Philip ARGENT, Alex BROWN, Joseph NECHVATAL, David RYAN - Digital Painting - Part 1
Galerie Richard New York will present in 2018 a series of group shows related to digital painters. Digital painters regroup painters who have embraced either the specific aesthetics related to digital screens or/and painters using digital hardwares and softwares which allow them to create new paintings which could have not existed without them. The first exhibition presents Alex Brown and Philip Argent, two artists who were part of the Post-Digital Painting exhibition at the Cranbrook Art Museum in 2002 curated by Joe Houston, Joseph Nechvatal, a major figure of the first generation of digital painters, and David Ryan, who defines his paintings as 2.5 D paintings.
It is ironic that in the late 90’s a large part of the intellectual artistic community considered that Painting was dead when in fact it was the moment when it regenerated by the appropriation of the digital third industrial revolution. The long history of the medium of painting gives a distance and possibilities of historical dialogues that no other new medium will ever offer. Philip Argent, Alex Brown, and most of artists of Post-digital painting exhibition are the iMac generation, the first generation of young artists who widely had access to computers and creative softwares.
“The internet has altered the flow of information in our electronically connected culture. Ideas stream more discursively now as concepts easily can be linked from disparate sources into reconfigurable chains of meaning. Our thought processes are made more flexible by the new epistemological model of hypertext, the non-hierarchical interconnection of data which structures knowledge in cyberspace. This new language-of-links fins its pictorial expression in the disjunctive paintings of Philip Argent who envisions the picture [plane a void into which imagery randomly downloads”. With cascading windows of texture and pattern the artist recasts the modernist aesthetic of “painterly incident” in the technological terms of the World Wide Web (1). Although Philip Argent paintings have no texture and are perfectly plane with acrylic paint, they embrace flat and three-dimensional spaces on canvas. Everything is very detailed although we don’t know what is the subject. Viewers refer some parts of the new paintings to geographical maps from satellites. Other parts of the paintings have flesh colors although the artist was surprised that the viewers considered them as flesh parts. This patchwork of fragmented images and spaces embrace our way to constantly visualize vacant fragments of data, and multi screens information.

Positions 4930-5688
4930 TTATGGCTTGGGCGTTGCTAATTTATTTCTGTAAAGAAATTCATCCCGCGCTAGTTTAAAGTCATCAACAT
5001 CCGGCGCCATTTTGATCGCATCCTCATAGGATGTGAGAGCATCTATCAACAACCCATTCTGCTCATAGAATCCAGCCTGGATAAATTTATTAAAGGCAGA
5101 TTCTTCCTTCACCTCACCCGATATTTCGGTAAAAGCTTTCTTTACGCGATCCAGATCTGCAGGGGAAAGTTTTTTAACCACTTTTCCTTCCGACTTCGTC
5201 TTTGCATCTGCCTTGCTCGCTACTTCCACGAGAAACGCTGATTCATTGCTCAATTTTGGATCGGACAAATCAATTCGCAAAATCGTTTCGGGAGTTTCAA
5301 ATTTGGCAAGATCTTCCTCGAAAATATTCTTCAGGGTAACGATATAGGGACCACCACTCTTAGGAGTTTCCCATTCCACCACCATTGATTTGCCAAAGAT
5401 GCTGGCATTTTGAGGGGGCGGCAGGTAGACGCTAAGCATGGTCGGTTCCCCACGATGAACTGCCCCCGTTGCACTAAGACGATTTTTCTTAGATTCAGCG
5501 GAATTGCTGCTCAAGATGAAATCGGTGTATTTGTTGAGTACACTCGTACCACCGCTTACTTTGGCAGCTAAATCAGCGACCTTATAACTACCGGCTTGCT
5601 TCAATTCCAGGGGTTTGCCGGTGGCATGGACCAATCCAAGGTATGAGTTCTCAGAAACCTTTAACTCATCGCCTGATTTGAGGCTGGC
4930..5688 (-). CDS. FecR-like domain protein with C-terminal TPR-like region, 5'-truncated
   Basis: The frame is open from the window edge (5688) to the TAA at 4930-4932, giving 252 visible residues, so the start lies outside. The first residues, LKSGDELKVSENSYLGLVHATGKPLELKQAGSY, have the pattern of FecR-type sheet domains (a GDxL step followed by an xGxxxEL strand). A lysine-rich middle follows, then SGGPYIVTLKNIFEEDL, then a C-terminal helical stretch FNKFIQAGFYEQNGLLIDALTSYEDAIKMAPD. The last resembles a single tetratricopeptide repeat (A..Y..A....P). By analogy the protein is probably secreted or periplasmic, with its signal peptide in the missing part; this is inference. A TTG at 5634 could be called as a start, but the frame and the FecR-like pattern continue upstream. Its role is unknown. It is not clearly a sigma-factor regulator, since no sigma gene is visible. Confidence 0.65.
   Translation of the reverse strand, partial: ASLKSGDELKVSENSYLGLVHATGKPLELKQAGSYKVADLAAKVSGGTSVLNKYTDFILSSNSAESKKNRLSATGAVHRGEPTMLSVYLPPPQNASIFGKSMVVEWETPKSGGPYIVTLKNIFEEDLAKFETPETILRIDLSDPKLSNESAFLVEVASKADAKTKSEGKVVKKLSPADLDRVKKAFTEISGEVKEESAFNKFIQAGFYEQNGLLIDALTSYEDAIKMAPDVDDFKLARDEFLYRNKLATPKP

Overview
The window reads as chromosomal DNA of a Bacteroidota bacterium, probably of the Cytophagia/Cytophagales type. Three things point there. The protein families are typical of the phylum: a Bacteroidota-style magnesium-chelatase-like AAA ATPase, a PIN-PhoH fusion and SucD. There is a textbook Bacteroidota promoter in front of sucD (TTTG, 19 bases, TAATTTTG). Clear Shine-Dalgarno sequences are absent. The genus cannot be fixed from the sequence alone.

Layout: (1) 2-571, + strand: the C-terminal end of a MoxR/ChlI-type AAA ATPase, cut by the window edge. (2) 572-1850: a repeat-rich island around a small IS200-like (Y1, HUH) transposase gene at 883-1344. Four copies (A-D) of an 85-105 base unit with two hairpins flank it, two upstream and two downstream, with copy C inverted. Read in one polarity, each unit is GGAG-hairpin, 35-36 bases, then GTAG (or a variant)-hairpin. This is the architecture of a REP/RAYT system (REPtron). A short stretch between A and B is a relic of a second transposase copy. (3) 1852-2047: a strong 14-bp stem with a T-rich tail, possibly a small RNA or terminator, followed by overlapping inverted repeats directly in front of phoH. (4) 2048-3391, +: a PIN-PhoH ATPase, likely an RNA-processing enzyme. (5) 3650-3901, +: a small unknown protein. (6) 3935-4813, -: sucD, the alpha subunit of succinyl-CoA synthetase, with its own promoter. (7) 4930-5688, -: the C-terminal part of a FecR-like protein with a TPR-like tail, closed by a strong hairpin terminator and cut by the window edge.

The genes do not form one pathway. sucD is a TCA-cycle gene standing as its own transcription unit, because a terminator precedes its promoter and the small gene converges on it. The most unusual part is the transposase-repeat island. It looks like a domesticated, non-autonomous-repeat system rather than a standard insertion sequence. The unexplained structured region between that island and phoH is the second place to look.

“With systematic rigor, Alex Brown reconstitutes images through an abstracting procedure of modulation. Using banal photographs culled from disparate sources such as brochures, magazines and websites, Brown sublimates the image into a standard schematic structure. Interested primarily in the formal semantics that result from the evolution of visual data, he chooses an image b=not for its content but for its useful formal qualities. While this procedure superficially mirrors the methods of bitmapping and filtration made possible by photo-editing programs, Brown, in fact, process these transformations without the aid of the computer. His keen sensibility is informed nevertheless by the technologies that have impacted the contemporary viewpoint” (1). In the painting titled Boat, Brown has turned every flat pixel into a three dimensional cube, completely altering our sense of space.
Joseph Nechvatal is the part of the first generation of digital painters, working with Macintosh in the 80’s. He is a post-conceptual digital artist and art theorist who has been creating computer–assisted paintings since 1988 and has been inserted digital viruses in paintings since 1992. Nechvatal‘s paintings are visually complex superimposed layers of images, mostly related to external and internal parts of the human body, with additional unreadable texts. The artist has been mainly impressed by the devastating spread of the HIV virus in New York City and he conceptually referred to this subject by the implementation of a digital virus in his paintings. As the virus develops and expands in time into an initial composition on the artist computer, he selects a moment as a painting which will be made by a robot.
David Ryan is a Post-digital painter beginning with small drawings with a mouse and transforming them into three dimensional wall paintings by assembling (mostly) monochrome panels cut by water or laser jet robot. His small drawings with the computer mouse are a mix of control and random. David Ryan accepts some uncertainty and accidental interferences in every steps of his creative process which also happens on screens with all data flux. His 2.5 D paintings play with the digital virtual sense of three dimensions that 2D digital images can extend.
(1) Joe Houston, in post-digital Painting, Cranbrook Art Museum